Showing results for 
Search instead for 
Did you mean: 

$3/hour for Customer Service EXPERT? Am I wasting my time w/ Upwork?




I just joined the Upwork platform two weeks ago hoping to make a higher income by setting my own rates. I have more than 10 years of Customer Service and Sales experience. Plus, I'm college educated. I should be able to charge at least $20/hr. Yet, I've felt compelled to drop my rate twice because I've come across so many job postings where the client's Avg Hourly Rate Paid is four bucks, for example. 


Yesterday, I turned down an ongoing, full-time project because the most I was offered was $9/hr. After Upwork's 20% fee, my rate would be $7.20, which is less than the U.S. federal minimum wage! 


What American can comfortably live out of $7.20 per hour?!


Not only did I cut my rate but in order to find higher paying projects, I also narrowed my search to only "Expert" level jobs. Yet, that isn't working either! I just came across a job posting where the client is seeking a Customer Service Expert but wants to pay no more than $3/hour! 


$3 an hour for an expert.  Seriously?!  What planet are these clients on?  


I've read comments in the Community that a majority of Upwork clients are extremely cheap when it comes to filling their Customer Service openings. They want top-notch freelancers, who speak (and write) in fluent English, to basically work for free!


Currently, my rate is set at $16/hr. I can't afford to go any lower. Is there a way to overcome this obstacle or am I simply wasting my time with Upwork?


Thank you,




Community Guru

I am also fairly new (almost three months) and in a different field than you. But here is what I noticed...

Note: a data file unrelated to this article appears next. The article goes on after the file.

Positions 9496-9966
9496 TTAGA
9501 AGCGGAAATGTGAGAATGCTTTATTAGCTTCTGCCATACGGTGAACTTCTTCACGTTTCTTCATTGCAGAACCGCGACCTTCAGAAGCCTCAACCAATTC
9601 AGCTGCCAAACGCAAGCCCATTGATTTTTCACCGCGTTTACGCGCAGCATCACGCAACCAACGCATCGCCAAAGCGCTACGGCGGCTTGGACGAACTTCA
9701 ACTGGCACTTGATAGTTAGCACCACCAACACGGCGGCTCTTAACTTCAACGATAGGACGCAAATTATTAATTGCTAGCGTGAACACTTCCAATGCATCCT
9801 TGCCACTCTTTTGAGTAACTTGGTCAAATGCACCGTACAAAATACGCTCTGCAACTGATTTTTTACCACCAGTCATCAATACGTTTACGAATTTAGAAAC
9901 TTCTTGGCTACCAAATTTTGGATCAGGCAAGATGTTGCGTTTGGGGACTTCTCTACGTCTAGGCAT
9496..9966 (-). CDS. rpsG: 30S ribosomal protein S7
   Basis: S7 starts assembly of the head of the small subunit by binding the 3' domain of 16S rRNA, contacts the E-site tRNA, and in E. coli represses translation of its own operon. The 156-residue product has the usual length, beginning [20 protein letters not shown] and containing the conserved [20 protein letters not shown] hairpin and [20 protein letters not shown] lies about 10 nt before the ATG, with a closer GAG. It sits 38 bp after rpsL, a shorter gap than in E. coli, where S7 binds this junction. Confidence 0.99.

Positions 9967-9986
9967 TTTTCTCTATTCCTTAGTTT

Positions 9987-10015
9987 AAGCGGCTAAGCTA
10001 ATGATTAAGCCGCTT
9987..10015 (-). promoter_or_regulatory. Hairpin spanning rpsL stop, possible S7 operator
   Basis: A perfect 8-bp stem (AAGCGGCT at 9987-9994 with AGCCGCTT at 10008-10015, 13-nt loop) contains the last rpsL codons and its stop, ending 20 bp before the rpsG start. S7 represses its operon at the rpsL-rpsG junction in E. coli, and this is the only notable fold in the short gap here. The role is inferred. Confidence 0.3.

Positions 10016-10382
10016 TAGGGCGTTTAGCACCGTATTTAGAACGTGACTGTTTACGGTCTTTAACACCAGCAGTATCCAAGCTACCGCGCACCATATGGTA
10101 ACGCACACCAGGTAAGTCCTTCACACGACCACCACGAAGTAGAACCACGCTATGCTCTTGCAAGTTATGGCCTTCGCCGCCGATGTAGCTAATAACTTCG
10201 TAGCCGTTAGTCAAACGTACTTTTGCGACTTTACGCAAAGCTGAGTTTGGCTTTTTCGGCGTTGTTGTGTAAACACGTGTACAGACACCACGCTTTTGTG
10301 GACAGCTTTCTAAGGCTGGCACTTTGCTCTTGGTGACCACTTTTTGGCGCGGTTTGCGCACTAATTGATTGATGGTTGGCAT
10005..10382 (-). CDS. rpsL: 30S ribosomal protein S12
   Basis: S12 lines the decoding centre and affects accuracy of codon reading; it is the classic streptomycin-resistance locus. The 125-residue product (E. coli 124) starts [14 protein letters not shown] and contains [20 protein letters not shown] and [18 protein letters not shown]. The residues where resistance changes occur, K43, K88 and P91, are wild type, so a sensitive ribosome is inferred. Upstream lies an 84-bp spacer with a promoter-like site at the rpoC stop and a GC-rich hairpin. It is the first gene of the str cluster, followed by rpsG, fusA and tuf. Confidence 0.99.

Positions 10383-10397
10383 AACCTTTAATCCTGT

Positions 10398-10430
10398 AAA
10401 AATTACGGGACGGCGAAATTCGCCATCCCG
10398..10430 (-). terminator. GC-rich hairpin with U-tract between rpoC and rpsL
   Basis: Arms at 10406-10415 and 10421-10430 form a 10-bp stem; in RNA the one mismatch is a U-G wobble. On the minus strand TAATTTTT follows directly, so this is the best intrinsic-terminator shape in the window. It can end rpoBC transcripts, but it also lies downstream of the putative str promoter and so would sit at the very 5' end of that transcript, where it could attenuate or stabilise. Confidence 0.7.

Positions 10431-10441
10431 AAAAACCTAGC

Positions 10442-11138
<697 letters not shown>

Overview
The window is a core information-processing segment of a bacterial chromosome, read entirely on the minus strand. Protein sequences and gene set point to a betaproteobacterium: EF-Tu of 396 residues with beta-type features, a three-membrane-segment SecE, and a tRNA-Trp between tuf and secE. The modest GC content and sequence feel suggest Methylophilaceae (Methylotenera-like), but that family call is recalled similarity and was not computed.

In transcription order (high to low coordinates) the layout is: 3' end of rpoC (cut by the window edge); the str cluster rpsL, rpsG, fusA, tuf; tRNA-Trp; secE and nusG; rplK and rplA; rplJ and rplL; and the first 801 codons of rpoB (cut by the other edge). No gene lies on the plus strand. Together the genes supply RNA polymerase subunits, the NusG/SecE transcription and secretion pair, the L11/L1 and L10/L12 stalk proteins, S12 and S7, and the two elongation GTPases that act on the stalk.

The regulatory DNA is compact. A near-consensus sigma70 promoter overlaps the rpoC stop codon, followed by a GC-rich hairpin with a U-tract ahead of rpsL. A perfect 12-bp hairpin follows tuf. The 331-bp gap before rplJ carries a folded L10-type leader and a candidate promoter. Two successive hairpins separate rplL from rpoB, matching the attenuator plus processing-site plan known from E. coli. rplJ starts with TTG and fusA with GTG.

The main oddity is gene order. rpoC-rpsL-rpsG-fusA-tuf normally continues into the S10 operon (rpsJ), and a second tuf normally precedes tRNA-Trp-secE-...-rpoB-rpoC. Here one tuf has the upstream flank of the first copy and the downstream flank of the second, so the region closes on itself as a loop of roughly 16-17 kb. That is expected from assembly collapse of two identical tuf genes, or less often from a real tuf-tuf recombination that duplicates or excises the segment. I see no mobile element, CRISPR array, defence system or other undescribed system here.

1. Do not pay attention to the beginner/intermediate/advanced. This platform is full of clients who think very low rates are "expert pay". I have received better fees from some who say they chose "the lowest rates" than some who want "experts'. This is subjective to the point it is not very useful. 


2. Many clients come here looking to outsource to less expensive freelancers who may be from other countries. You just have to learn to ignore them. Decline their invitations if they invite you to interview and don't apply for their opportunities. One clue is the very low average hourly rate and perhaps another clue is if you look at who they actually hire. You may occasionally win one of them over, but they are shopping based on price. 


3. In your field, you also need to be wary of scammers. They are not as common in my field, but super common in data entry, customer service, and virtual assistants. Usually, they offer something that seems too good to be true and they want a Google hangout interview. They will try to get you to accept payment offsite and usually never pay or somehow trick the freelancer into paying them.  


Beyond that, since I am not in your field I don't know the legitimate clients or what they pay. They probably exist, but may be hard to find. Don't change your rate based on the clients who are looking for cheaper international outsourcing. You will just end up earning very little. Your $16 an hour is still too much if they are expecting to pay $3 per hour.  Just ignore those clients. And maybe raise your rate back to what would be reasonable in your field with your expertise. You are better off with one decent client than ten of these $3 per hour clients.

View solution in original post